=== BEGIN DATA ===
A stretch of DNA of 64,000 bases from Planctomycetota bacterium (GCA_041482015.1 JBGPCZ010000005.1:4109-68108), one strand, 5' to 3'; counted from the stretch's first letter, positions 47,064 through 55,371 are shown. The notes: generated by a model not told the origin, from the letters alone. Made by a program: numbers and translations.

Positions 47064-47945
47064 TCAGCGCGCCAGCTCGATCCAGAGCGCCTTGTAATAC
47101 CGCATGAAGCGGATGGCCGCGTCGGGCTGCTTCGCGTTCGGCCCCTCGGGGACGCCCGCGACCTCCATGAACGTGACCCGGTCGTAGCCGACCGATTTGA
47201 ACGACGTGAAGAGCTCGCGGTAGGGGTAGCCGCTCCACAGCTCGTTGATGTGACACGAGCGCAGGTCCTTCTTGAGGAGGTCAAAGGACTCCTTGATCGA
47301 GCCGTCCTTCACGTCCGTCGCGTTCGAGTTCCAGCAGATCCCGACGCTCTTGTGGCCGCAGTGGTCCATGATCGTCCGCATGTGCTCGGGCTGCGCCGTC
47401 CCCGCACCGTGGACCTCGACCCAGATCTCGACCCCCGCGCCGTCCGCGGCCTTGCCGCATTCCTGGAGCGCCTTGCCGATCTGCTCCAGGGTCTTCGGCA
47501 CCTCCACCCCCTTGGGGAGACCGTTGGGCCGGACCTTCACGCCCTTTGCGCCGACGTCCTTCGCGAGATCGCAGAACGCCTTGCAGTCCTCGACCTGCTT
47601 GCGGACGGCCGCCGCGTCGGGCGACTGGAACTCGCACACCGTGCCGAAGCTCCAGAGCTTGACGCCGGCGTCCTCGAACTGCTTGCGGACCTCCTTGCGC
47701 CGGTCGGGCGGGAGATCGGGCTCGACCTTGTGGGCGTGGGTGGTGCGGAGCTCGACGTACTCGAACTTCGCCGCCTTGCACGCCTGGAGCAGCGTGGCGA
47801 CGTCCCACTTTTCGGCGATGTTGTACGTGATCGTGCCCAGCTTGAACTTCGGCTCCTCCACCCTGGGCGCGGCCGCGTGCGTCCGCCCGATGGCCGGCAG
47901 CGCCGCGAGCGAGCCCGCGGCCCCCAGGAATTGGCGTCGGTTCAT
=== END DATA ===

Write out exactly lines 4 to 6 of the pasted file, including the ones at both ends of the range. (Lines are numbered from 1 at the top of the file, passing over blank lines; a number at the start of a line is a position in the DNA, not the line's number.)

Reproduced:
47101 CGCATGAAGCGGATGGCCGCGTCGGGCTGCTTCGCGTTCGGCCCCTCGGGGACGCCCGCGACCTCCATGAACGTGACCCGGTCGTAGCCGACCGATTTGA
47201 ACGACGTGAAGAGCTCGCGGTAGGGGTAGCCGCTCCACAGCTCGTTGATGTGACACGAGCGCAGGTCCTTCTTGAGGAGGTCAAAGGACTCCTTGATCGA
47301 GCCGTCCTTCACGTCCGTCGCGTTCGAGTTCCAGCAGATCCCGACGCTCTTGTGGCCGCAGTGGTCCATGATCGTCCGCATGTGCTCGGGCTGCGCCGTC